March 9, 2010 (Calcutta Tube): Actress Nandita Das after winning several Filmware awards for her directorial debut Firaaq, is now looking at directing another film. In the meantime, she is shooting for Onir’s movie Afia, where she plays a wife desperate to be a mother.
“Having won about 10 awards each internationally and in India, and getting an overwhelming reaction from those who have seen it, it is time I start my next project. I have begun thinking of a story, although the journey of bringing it to life is long.”
Nandita has done her own research on sperm banks before plunging into the part for Onir’s film. “I did a bit of homework on the net and had a long chat with Onir, who himself has done extensive research on the subject. But it’s more about the space to make your own choice. And that’s a universal desire!”
After winning multiple Filmfare Awards for her directorial debut, it was a grand homecoming of sorts for Nandita Das in Kolkata, which is not really her hometown. Nandita is an Oriya by parentage. But because of the number of films she has done in Bengali she’s often mistaken for a Bengali. And so it was when she landed in Kolkata last Sunday.
Armed ecstatically as she was with her 4 Filmfare Awards for Firaaq, the ‘City of Joy Mukherjee’ greeted her with open-armed ovation.
“The last film I shot in Kolkata was Paddakhep (Footsteps) with Soumitra Chatterjee,” she says from the sets of Onir’s Afia. “We’re now shooting all over the city.”
Nandita is naturally overjoyed with the Filmfare Awards for Firaaq. “To be honest I was surprised to find Firaaq’s nomination in so many categories. It shows that even the popular space is acknowledging a film like Firaaq that tends to be slotted as a niche film. But getting 4 awards for costume, sound, editing and finally the Critic’s Choice Award for the best film of the year! It sure was a surprise.”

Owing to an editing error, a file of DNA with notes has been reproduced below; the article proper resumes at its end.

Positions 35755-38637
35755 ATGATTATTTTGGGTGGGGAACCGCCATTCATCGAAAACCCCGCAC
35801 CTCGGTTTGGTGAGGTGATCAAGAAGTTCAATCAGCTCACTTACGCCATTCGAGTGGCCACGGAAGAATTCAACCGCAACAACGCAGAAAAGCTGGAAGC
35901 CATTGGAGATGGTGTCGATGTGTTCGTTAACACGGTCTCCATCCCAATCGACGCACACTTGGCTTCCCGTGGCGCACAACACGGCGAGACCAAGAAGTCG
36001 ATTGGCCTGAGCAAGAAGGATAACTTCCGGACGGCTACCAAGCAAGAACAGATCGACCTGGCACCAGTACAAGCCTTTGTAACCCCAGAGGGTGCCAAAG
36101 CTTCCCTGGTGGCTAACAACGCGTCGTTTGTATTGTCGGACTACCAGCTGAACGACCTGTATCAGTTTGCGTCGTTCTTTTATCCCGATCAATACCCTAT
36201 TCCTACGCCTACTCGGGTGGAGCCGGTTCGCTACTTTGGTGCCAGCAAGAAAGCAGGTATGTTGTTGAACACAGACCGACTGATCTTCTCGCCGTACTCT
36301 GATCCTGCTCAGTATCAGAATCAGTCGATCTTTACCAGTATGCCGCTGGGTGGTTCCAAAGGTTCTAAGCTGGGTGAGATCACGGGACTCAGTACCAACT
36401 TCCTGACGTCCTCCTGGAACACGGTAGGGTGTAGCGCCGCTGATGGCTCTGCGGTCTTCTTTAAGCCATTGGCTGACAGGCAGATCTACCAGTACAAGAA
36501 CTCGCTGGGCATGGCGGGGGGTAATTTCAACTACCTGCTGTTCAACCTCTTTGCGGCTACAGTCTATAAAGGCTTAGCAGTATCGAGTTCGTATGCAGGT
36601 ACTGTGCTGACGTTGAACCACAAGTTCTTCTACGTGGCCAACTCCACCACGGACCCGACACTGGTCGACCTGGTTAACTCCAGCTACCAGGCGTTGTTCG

This was the first Filmfare award function that Nandita attended. And she’s impressed. “I had gone expecting nothing, had come to see the much talked-about spectacle, which is sure was.”
Nandita feels Firaaq, which was clumsily released, would now get a new lease on life. “These awards are a big help to a film that was so badly released and so many people just didn’t get to see it. They create a curiosity in people’s mind. I met so many people from the fraternity who said the first DVD they were going to get is that of Firaaq!”
The impact of Firaaq has stunned Nandita. “What matters to me is that people see the film as a story I keenly wanted to tell and wanted to reach the audiences. Thankfully a film’s shelf life is much longer than a release. All those who have seen it, friends and strangers have championed the film and I am so grateful for that. I am really thankful to Filmfare and the critics who are known to be difficult to please, for helping spread Firaaq.”